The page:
GIANT: You got your start in the business as a singer in the group 3LW. When did you decide that what you really wanted to do was act?
Naughton: Well, I always wanted to pursue acting; I just don’t think it was heavy on my mind at first. I was young when I started with 3LW and at that point, being in that group was what I wanted to do. I wanted to be a performer, a recording artist. But the acting bug really hit me when I was in college. After the group broke up, I had been scarred by the music business and I took some time off to attend Seton Hall University. I was focusing on school but also auditioned for theater. Then I got cast as Little Inez in the touring production of Hairspray and got to Broadway six months later. I remember my opening night: April 4, 2006. Going out onstage in front of that audience, I was like “Okay, this is for real!” And that’s when I got serious about acting, taking classes, working with a coach and looking for an agent.
GIANT: You alluded to a rough break-up with 3LW. What’s your memory of that time?
Naughton: It wasn’t pleasant. It’s unfortunate because we were all young girls of color trying to represent and be the next Destiny’s Child or TLC. We really wanted to be a positive image for other young girls to aspire to. After the success of the first album, there were all these outside people telling us we needed a different look and a different sound when in my mind, things were working. Before we knew it, we were being broken apart. I was pushed out of the group and I couldn’t take some of the ways I was being treated any longer. I realized that I’d rather be happy than be stuck in a situation where I’m not respected. I still don’t talk to [my former bandmates] on a regular basis. I’ve seen Adrienne Bailon at different events and its all cordial. The way I look at it now is that I’m grateful for the bad stuff, because if it wasn’t for that, I wouldn’t be where I am now. Who knows if I would have been on Broadway or been in Notorious or Fame?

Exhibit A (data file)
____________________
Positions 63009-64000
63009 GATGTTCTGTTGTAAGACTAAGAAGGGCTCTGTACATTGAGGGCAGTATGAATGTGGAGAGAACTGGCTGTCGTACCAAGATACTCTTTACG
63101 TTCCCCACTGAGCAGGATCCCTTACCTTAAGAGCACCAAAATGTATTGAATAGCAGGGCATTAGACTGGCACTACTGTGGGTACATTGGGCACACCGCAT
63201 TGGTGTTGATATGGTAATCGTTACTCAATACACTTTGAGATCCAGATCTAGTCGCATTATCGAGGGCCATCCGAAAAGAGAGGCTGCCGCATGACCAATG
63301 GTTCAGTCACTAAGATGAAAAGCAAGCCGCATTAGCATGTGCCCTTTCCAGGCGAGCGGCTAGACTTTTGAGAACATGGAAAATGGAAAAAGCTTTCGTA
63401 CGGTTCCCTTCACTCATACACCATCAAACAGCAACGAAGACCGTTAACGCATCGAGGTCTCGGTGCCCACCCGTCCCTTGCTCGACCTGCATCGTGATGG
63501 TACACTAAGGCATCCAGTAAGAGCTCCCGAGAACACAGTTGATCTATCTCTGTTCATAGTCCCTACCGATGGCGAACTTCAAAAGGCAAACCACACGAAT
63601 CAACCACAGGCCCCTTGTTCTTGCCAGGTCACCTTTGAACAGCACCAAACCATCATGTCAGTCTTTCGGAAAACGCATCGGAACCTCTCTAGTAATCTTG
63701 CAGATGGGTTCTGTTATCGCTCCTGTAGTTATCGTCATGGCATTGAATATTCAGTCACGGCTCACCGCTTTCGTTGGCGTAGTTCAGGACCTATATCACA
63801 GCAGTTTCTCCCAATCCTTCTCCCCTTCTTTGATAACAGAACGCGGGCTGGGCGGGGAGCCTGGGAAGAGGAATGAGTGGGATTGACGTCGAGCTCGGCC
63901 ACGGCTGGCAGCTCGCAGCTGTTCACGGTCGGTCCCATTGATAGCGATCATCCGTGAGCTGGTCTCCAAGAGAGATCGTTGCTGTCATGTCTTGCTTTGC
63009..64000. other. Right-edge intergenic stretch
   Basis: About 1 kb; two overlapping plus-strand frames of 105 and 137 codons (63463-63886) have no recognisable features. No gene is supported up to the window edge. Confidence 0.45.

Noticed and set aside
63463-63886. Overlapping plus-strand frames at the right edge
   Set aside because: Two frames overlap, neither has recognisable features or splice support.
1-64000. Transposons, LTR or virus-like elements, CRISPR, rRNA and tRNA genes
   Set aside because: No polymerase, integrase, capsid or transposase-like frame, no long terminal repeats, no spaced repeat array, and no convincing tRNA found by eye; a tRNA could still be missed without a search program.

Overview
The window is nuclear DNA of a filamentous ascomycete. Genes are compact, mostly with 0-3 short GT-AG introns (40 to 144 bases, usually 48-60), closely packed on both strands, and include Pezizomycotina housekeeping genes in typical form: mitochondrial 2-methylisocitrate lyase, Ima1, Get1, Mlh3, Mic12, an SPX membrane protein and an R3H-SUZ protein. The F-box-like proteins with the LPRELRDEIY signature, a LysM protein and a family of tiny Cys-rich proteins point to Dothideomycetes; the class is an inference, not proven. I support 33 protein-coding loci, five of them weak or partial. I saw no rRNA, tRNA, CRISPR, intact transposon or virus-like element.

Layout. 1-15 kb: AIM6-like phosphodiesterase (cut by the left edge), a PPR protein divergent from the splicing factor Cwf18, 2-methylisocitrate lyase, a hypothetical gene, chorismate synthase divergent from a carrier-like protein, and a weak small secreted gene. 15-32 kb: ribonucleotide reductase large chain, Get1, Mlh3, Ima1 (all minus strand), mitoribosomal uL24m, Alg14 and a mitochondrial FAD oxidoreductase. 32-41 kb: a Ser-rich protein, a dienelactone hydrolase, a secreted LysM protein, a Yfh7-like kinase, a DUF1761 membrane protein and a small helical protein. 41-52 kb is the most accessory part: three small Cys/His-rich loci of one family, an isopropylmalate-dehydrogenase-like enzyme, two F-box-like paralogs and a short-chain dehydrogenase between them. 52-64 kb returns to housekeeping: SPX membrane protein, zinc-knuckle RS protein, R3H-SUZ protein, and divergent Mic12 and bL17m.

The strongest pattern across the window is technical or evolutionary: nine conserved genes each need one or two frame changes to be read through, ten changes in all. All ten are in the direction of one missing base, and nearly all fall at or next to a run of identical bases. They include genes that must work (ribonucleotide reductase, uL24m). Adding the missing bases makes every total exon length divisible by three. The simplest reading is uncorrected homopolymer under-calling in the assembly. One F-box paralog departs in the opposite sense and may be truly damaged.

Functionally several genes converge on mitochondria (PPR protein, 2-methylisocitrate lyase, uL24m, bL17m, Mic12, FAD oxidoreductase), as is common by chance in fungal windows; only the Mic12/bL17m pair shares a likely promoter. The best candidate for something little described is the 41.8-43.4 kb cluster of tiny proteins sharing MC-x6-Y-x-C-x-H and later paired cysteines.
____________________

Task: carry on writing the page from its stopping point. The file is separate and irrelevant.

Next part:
GIANT: What’s next for you on the acting front?
Naughton: I booked an independent movie called Yelling to the Sky that hopefully starts shooting later this year. It stars Don Cheadle and Zoë Kravitz. And other than that, I’m still auditioning. Some actors think, “Okay, I made one movie, I’m going to sit back and let the offers roll in.” Not me-I go right back to work. I want people to realize this is not an overnight thing. I have a few ideas and passion projects that I hope to do one day when I get to be big time.
GIANT: Such as?
Naughton: I would love to do a story about young Coretta Scott King. We always see the story of the Civil Rights movement through Dr. King’s eyes and it would be interesting to get her perspective. I’ve also always wanted to work with Spike Lee, John Singleton and Denzel Washington as either an actor or a director. And I would love to act alongside Taraji P. Henson. She’s great and I think we would do so well together. Those are my people-somebody better call me! [Laughs]
GIANT: What do you hope audiences take away from Fame?
Naughton: I hope young people in the audience realize that anything is possible. We all have been in situations where we didn’t think something was possible, where we didn’t know if were going to get the job. I really hope this movie shows people your biggest dreams can be reality.
Fame opens in theaters nationwide today.